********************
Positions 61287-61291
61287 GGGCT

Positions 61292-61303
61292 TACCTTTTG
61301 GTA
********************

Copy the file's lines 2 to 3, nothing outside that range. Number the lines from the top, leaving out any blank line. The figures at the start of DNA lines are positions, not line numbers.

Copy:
61287 GGGCT

Positions 61292-61303